A troubling trend has been noted. Drug manufacturers are finding ways to keep generic drugs out of the market place once their patents are due to expire. They modify their drugs and apply for new patents to keep generics out of the hands of consumers. I was informed by a pharmacist that drug manufacturers are now buying companies that manufacture generics to also control the market.
And if you believe that drugs are not a big business, just look at “direct to consumer” drug advertisements we are bombarded with on TV and in magazines. One doctor relayed to me a situation several years ago when Claritin was not available in generic form and was heavily advertised on TV. A patient came to see him and demanded to be prescribed Claritin. He said that she didn’t have any allergies. She said, “I know, but I saw Joan Lunden on TV and she said Claritin helped change her life and I also want a change in my life.”
Many of these drugs are cheaper in other countries because they refuse to pay all of the costs associated with these drugs, such as research and development, lobbying, etc. So now Americans are paying extra to subsidize these other countries.
And look at the drug manufacturer’s and related companies lobbying efforts in Congress and in the states. It was recently reported that the Pharmacy Research and Manufacturers of America (PhRMA) was again in the top 10 spenders for lobbying in DC. These top 10 lobbying entities combined in the first 3 months of this year to spend over $64 million to influence federal policies. According to OpenSecrets, these drug manufacturers spent $230,932,063 in 2014. I don’t have the dollars spent in ND, but according to the Secretary of State’s web site, 20 lobbyists registered in 2015 representing 10 drug companies or other affiliated entities. Some of these lobbyists represent more than one of those companies. I am not aware of any other entity that has such a large lobbying force in ND.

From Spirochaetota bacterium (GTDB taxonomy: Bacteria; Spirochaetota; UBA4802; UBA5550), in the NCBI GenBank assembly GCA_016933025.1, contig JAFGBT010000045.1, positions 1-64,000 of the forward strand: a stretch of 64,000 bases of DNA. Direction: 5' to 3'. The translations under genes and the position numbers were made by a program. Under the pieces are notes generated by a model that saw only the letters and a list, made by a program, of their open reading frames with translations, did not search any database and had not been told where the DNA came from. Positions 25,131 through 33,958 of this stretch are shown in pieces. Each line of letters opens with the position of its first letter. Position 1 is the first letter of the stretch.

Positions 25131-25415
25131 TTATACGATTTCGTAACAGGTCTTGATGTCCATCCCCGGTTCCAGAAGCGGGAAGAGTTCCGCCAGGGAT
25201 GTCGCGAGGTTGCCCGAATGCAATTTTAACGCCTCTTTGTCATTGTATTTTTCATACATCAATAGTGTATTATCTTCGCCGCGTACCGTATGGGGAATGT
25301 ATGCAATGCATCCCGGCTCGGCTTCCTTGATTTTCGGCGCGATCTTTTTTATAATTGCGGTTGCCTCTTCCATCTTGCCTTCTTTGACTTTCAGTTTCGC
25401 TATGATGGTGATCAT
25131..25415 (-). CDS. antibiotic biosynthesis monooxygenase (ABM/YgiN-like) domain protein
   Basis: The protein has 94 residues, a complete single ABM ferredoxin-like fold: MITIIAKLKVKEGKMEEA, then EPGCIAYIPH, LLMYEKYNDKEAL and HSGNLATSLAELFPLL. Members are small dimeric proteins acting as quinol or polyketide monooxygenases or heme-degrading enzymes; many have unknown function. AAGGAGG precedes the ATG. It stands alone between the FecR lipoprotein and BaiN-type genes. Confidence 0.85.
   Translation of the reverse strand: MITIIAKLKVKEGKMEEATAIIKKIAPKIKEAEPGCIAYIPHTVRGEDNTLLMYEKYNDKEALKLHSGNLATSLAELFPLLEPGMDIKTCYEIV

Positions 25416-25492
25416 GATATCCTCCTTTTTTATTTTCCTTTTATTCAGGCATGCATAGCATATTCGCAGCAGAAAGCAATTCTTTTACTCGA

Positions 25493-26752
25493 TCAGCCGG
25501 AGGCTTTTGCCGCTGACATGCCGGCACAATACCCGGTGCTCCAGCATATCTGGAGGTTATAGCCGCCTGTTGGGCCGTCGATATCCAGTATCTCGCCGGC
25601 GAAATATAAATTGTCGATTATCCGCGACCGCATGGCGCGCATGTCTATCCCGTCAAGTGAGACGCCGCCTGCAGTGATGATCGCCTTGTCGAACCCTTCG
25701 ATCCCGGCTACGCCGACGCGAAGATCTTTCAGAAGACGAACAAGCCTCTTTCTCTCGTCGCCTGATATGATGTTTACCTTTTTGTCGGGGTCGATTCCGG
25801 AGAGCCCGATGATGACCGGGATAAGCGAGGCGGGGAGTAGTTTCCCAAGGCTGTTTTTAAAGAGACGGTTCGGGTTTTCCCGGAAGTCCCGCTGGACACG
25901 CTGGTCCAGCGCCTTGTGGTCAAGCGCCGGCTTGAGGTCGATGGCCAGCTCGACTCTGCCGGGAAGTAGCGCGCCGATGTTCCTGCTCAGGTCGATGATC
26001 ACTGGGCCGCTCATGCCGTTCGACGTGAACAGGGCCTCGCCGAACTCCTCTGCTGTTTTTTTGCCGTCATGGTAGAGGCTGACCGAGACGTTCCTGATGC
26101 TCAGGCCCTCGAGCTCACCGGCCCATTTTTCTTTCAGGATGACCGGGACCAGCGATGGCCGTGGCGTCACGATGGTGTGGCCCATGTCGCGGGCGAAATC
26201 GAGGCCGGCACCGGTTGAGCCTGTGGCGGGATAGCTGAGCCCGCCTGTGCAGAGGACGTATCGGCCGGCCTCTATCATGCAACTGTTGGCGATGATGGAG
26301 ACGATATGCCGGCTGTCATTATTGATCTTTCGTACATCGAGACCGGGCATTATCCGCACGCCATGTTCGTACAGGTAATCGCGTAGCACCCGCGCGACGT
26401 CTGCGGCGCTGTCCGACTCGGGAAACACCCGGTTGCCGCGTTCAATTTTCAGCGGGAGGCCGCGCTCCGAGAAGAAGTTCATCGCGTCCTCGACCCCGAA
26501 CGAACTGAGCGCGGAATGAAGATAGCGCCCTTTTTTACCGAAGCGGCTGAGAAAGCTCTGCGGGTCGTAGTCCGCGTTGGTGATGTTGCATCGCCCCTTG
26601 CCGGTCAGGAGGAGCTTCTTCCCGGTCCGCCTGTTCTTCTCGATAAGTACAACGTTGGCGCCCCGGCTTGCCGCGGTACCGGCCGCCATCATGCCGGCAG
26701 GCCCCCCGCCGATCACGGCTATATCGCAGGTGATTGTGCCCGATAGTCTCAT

Another ploy that the drug manufacturers have done is to provide funding for advocacy associations to push for legislative changes to help sell pharmaceuticals. That way, the drug manufacturers can stay behind the scenes but still get the legislative changes that they desire. Drug manufacturers are active in “wining and dining” legislators when they attend national legislative conferences. Efforts to make this type of information more transparent during the last legislative session was defeated in several bills.
One bill passed during the last legislative session will definitely shift drug costs from the patient to the health insurance companies. On the surface that may look okay, but in reality we will all pay for it in higher insurance premiums.
Insurance premiums are regulated by the Insurance Department. But who regulates the prices for pharmaceuticals that are protected by government patents? Congress and our state legislators need to take notice. Is a $10,000 a month drug price reasonable? Who determines that? – the “free market”, the government, or the drug manufacturer?